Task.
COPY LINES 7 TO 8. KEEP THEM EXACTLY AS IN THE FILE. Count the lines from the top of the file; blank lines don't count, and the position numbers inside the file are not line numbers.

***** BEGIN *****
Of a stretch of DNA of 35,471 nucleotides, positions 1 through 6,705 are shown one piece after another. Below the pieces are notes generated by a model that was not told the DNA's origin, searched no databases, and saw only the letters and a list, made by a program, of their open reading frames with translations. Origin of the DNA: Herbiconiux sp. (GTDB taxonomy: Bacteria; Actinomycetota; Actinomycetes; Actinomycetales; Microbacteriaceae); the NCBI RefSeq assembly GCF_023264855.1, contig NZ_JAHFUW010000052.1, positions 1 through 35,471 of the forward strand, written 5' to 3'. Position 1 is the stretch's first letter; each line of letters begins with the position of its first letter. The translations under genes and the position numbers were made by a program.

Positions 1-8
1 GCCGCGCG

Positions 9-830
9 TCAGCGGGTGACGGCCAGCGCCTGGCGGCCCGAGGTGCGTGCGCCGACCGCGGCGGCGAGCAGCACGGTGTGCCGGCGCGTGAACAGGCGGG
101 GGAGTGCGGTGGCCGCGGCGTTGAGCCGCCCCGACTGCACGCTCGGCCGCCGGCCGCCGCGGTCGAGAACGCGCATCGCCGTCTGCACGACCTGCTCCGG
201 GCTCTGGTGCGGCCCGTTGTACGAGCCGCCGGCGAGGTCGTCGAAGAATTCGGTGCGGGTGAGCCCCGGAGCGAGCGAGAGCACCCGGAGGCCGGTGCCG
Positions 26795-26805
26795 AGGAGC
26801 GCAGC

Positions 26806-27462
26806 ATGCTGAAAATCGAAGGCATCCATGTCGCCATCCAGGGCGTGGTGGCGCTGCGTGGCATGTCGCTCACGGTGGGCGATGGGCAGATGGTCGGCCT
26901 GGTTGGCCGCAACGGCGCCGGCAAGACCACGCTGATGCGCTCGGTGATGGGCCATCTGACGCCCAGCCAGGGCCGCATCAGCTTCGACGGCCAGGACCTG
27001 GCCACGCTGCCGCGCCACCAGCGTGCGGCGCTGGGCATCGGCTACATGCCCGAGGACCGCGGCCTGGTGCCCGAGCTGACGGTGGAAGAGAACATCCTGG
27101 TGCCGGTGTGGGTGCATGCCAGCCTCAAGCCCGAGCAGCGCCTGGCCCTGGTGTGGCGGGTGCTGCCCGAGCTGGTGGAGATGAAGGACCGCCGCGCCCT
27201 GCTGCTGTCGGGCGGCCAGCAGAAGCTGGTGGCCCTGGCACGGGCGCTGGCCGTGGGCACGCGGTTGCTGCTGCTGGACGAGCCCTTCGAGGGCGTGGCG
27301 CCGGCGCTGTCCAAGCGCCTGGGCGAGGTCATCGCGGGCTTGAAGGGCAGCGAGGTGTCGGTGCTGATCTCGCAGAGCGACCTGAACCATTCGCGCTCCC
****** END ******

201 GCTCTGGTGCGGCCCGTTGTACGAGCCGCCGGCGAGGTCGTCGAAGAATTCGGTGCGGGTGAGCCCCGGAGCGAGCGAGAGCACCCGGAGGCCGGTGCCG
Positions 26795-26805